public BookEdition(String nTitle,
            String nAuthor,
            String nIsbn,
            Date nPublicationDate){
        title = nTitle;
        author = nAuthor;
        isbn = nIsbn;
        publicationDate = nPublicationDate;

The zero argument constructor is required by JAXB.

Annotating for Serialization

The BookEdition class will be passed to and from the REST service and so must be serializable. This is quickly accomplished by adding annotations to the class.

@XmlRootElement(name = "Edition") 
public class BookEdition {

These two annotations are sufficient to enable BookEdition to be transformed to and from XML and JSON.

  • The XmlAccessorType, with parameter  XmlAccessType.PROPERTY specifies that the attributes to be serialised will be deduced from the presence of Getters and Setters in the class. This a very simple use of JAXB. JAXB has many other capabilities, for example by using other XmlAccessTypes you can expose attributes directly. Also, if necessary you can get finer control over which fields are to be serialised and their serialized representations by applying other annotations to individual attributes.
  • XmlRootElement specifies the root element of the XML or JSON payload.

Resources using JAX-RS

Next I create a Resource Manager which will offer services to manipulate BookEditions and specify a base URI for the services. I then create the individual service methods which act on particular resources and collections of resources. In order to enable testing of the services I create a Mock Data Store for Book Editions which simply works with a few hard-coded examples.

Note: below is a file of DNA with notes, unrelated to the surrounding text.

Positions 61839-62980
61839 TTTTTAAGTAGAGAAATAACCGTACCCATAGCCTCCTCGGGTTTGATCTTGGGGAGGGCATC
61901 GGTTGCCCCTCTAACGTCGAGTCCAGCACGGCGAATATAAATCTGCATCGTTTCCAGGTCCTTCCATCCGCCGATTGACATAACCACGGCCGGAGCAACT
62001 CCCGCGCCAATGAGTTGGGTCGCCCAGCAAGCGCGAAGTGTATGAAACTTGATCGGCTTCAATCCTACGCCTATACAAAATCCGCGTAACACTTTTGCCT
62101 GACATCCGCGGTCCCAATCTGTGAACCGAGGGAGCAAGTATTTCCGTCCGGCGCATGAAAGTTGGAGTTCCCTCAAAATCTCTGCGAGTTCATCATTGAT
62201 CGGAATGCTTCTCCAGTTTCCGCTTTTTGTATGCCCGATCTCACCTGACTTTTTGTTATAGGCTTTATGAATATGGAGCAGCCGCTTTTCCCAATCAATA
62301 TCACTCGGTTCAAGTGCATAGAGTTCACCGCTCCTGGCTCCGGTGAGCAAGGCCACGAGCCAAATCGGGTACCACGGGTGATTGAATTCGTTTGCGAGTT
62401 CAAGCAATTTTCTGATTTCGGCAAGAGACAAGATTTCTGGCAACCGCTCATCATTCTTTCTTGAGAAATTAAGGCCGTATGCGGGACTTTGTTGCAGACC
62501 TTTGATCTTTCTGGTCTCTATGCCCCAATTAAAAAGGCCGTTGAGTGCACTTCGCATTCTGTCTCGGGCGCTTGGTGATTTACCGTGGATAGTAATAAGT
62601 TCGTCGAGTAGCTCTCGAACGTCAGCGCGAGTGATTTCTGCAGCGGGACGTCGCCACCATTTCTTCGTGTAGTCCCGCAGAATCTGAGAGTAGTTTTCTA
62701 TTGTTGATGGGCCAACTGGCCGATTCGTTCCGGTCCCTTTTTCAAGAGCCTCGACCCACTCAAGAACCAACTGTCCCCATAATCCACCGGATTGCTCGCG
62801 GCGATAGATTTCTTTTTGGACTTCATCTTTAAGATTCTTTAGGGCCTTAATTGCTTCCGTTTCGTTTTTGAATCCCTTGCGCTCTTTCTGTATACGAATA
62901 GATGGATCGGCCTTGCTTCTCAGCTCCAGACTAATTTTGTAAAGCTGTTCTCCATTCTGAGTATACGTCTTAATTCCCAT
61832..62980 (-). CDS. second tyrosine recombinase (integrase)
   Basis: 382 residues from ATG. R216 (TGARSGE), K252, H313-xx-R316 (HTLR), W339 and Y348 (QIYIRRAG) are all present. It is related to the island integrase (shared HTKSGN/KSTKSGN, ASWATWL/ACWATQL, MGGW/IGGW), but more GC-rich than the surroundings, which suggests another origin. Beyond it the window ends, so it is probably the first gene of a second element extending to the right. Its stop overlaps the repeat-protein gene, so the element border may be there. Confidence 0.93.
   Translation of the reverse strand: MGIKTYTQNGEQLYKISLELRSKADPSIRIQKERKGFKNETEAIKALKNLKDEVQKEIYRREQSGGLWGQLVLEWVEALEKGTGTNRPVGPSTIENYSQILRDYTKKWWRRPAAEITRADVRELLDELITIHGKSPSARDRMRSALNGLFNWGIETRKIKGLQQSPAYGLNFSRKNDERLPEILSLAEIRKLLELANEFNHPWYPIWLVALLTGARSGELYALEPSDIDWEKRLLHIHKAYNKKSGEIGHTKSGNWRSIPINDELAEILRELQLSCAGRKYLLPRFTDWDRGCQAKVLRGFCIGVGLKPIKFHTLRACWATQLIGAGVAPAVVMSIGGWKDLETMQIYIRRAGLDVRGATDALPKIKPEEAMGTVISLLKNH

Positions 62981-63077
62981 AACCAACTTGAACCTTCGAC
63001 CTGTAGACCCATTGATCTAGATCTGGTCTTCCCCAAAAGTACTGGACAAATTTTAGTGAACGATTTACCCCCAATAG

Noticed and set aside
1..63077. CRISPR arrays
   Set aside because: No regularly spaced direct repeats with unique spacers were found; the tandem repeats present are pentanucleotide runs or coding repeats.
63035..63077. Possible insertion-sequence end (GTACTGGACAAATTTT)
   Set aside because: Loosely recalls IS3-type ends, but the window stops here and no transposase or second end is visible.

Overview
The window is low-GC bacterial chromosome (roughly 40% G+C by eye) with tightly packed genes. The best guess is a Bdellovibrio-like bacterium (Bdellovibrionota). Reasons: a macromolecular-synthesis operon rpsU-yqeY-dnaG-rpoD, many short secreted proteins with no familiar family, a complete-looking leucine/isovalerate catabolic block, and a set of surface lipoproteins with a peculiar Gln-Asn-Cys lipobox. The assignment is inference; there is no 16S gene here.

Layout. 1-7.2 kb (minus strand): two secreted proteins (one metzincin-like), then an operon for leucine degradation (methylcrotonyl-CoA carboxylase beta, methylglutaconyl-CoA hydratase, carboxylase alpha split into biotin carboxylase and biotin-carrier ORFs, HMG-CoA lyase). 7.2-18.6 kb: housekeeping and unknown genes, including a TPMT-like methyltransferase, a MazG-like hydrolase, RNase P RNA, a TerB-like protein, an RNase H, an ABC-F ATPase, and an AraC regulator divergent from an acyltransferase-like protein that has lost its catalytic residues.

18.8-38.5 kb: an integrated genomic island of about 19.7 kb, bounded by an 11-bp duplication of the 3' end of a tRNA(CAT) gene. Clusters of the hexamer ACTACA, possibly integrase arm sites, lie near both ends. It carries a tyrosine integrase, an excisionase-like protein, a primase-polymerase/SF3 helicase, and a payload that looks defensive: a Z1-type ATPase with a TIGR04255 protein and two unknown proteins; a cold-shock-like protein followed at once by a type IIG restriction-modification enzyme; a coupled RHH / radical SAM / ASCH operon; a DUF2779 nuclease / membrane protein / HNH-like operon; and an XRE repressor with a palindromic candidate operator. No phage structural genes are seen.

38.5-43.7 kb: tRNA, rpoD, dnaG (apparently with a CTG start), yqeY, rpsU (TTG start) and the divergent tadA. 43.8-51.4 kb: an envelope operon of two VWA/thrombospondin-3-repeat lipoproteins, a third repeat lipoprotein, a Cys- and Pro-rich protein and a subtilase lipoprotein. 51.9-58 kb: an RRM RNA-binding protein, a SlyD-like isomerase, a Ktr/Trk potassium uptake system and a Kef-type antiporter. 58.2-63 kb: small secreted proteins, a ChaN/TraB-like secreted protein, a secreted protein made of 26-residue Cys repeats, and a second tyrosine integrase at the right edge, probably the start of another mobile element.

This assumes that I have already made decisions about the URIs I intend to use to access my resources.  For this simple case, with only a single kind of resource the following URIs (I show only the significant portion of the URI, prepend http://myhost/rest to all these) will be sufficient:

  • /editions : all book editions
  • /editions?query=XXX : editions matching query
  • /editions/0858835544 : a particular edition specified by its ISBN

In the remainder of this posting I’ll focus on implementing that final operation, the retrieval of an Editions’s state specified by its ISBN.

Resource Manager Class

JAX-RS has a rich set of capabilities for mapping REST URIs to methods of resoruce manager classes. I’ implemented a very simple case: a single resource manager with methods for each particular operation I wanted to expose.

Resource Manager Class and Path

The resource manager class is an an arbitrary class, no special requirements for inheritance or interface implementation. It is annotated  to specify the URIs that will be dispatched to this class

    package org.djna.library.service;

    import javax.ws.rs.Path;